The real problem here is that these index cult followers believe that index funds are some type of magic bullet.  The answer to every investment question or problem is: “Index funds!” But the reality is that ‘index funds’ are just another investment product, and ‘indexing’ is just another investment strategy.  There are hundreds of index funds tracking all sorts of indexes, all with various expense ratios.  Investing is complex.  There are many factors that need to be considered (costs, taxes, time-frame, risk tolerance, etc.), and it takes a broader level of understanding than just “index funds are the best” to be a successful investor.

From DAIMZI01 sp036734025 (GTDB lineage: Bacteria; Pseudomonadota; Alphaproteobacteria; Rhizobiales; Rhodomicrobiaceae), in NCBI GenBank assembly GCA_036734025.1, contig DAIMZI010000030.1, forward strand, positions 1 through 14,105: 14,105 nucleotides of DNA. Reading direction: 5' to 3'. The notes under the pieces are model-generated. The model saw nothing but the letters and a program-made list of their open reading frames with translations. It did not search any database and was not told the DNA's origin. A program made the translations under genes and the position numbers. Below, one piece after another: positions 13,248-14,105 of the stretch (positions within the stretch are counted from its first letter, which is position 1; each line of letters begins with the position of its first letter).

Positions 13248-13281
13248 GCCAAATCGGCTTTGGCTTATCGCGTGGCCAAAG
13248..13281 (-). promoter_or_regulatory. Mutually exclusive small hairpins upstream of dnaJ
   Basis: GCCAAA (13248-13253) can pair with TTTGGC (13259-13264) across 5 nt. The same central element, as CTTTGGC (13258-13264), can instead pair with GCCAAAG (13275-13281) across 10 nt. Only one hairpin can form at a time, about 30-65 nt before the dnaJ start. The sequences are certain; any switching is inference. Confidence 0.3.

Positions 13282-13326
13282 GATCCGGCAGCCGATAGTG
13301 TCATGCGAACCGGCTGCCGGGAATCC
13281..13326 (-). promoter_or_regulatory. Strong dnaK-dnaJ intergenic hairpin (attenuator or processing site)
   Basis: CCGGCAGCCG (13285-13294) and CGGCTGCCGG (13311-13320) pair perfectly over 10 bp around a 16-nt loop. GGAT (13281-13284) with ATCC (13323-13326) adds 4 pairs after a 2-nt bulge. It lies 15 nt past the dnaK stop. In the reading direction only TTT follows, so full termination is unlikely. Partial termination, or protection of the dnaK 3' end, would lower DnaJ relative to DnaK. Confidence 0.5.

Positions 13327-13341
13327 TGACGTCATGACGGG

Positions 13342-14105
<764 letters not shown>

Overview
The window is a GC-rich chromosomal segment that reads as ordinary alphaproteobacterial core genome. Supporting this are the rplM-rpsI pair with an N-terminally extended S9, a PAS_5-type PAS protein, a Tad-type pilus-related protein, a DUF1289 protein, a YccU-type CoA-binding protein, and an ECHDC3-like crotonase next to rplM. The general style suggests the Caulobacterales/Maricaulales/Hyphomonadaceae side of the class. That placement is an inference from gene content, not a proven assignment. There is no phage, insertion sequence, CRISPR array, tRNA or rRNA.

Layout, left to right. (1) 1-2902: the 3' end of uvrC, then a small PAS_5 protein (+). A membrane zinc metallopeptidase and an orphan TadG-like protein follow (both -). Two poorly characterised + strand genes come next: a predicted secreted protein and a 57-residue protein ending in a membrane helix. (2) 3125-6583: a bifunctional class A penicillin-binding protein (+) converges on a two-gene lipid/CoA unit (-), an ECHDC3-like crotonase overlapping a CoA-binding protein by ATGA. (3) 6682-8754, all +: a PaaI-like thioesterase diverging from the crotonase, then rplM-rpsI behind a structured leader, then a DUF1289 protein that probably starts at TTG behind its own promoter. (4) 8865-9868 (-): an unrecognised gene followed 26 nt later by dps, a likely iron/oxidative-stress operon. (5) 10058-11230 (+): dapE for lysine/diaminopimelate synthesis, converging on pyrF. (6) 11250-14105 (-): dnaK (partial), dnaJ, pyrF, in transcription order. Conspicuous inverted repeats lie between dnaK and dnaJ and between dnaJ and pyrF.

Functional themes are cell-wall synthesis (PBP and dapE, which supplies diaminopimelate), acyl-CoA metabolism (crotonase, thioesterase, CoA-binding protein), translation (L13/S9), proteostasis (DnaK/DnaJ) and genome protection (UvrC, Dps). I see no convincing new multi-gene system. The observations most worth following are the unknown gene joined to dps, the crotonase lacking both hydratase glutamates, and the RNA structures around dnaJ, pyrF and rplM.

Cash: The good, the bad, the ugly. (How much should you keep?)

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Sexy, sexy cash…

How much cash should you keep on hand?  This is one of the most common questions in the financial planning process.  The traditional answer in the financial planning world is:

“Three to Six months of fixed and variable expenses should be kept in cash (or cash equivalents), depending on an individual’s personal situation.”  (If a family or individual has two sources of income, then three months is appropriate.  If they depend on one income, then six months is appropriate).

It is important to note that this rule has you hold cash in terms of expenses, not income.  Therefore, your ’emergency fund’ or ‘cash reserve’, or whatever you want to call it, does not need to be any bigger for a high income earner than for a low income earner.  

So, why are we putting a limit on the amount of cash we hold in the first place?  Obviously, there are pros and cons to cash, so let’s review them: